Table or Easel #: 64

Through Online Education Resource At the heart of patient-centered care is the principle that it is of utmost importance to value the desires of the individual. When patients are knowledgeable about their health, they are empowered to make informed, meaningful decisions that are driven by those desires and goals for fulfillment. My service project hopes to contribute to patient-centered care by improving the health literacy of Mandarin-speaking patients, a community that faces structural barriers to good health outcomes. I worked in collaboration with high school students and the Washington Association of Chinese American Physicians (WACAP). Together, we created this accessible website wherein individuals can view videos on common health topics, find a Mandarin-speaking specialist, and have questions answered by WACAP physicians. This work has challenged me to understand the value of perseverance, and taught me how to respond to ambiguity and uncertainty with resilience. Any impact on anything is effected only through dedicated, repeated small changes.

Mariama Sidibe

Ellis Fellows Involvement

Table or Easel #: 72

Christelle Silue

A New Face to Horn of Africa Services (HOAS)

Table or Easel #: 3

I am currently interning for Horn of Africa Services (HOAS) which is a nonprofit that serves the East African Immigrant and Refugee community in Seattle. The program that I am a part of is the after school program. I currently serve as a tutor but also work along the volunteer coordinator. The project that I have been working on is to expand their volunteer outreach, better the recruitment process and the involvement of Volunteers. I started a partnership with Amazon, where we recently recruited some Amazon employees and hope to expand this project with other big cooperation such as Microsoft. I am also trying to have volunteer more involved by having them develop activities that fit around their passions. One last step that I have taken is developing online surveys that will be distributed to current and past volunteers to have an ongoing conversation with them.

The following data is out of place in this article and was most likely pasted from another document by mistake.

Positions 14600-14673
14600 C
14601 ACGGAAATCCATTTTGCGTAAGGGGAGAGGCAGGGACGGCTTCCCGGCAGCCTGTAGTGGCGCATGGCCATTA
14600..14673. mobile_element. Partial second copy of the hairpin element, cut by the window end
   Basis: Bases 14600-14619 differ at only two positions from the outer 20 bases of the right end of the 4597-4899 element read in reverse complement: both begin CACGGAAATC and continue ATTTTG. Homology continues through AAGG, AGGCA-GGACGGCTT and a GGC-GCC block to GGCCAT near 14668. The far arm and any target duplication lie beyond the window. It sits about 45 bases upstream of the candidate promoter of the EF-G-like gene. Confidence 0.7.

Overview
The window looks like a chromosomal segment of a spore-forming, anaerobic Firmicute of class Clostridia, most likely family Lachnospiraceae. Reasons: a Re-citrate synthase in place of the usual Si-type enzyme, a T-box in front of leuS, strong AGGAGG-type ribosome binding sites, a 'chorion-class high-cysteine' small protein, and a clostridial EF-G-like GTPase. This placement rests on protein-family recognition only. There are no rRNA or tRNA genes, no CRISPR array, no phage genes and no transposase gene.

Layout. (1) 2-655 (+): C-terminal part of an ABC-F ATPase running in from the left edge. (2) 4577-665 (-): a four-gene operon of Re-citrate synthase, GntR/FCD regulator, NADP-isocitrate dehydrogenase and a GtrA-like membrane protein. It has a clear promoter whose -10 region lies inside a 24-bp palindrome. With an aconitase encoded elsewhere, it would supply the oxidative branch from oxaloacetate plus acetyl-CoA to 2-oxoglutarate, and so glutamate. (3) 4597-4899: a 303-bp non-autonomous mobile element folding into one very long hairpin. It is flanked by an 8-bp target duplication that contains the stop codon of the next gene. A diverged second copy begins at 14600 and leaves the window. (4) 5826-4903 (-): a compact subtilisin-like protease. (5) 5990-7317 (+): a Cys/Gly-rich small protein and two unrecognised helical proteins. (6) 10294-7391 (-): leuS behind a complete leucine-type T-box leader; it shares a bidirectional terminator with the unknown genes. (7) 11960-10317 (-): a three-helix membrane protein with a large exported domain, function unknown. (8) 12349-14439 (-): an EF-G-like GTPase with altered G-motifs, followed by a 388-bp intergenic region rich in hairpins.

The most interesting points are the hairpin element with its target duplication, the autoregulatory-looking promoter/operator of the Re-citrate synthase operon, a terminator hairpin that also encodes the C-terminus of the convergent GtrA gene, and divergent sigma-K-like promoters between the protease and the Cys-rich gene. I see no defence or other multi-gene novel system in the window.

Jacob P Slater

UW // FA$HION Podcast

Table or Easel #: 96

I am making a podcast called UW // FA$HION with two components: one where I interview people of the UW community about their fashion choices and then another where I share news in the fashion world that has come up since the last episode.

Dolce Sofia

Future Meets Present: Mentoring the Next Generation of Latinx in STEM

Table or Easel #: 42

Future Meets Present engages current and future underrepresented and low-income students in the University of Washington Chapter of the Society of Hispanic Professional Engineers and encourages them to pursue post-secondary studies. Through mentorship and personal development opportunities for Latinx and other underrepresented minorities, the SHPE UW community aims to promote equity and facilitate the path to a STEM career.

Kyle Steinbock

Global Medical Brigades: A student-driven movement establishing sustainable healthcare in rural Nicaragua

Table or Easel #: 19

Ann Margaret Stompro

Environmental Alternative Spring Break

Table or Easel #: 14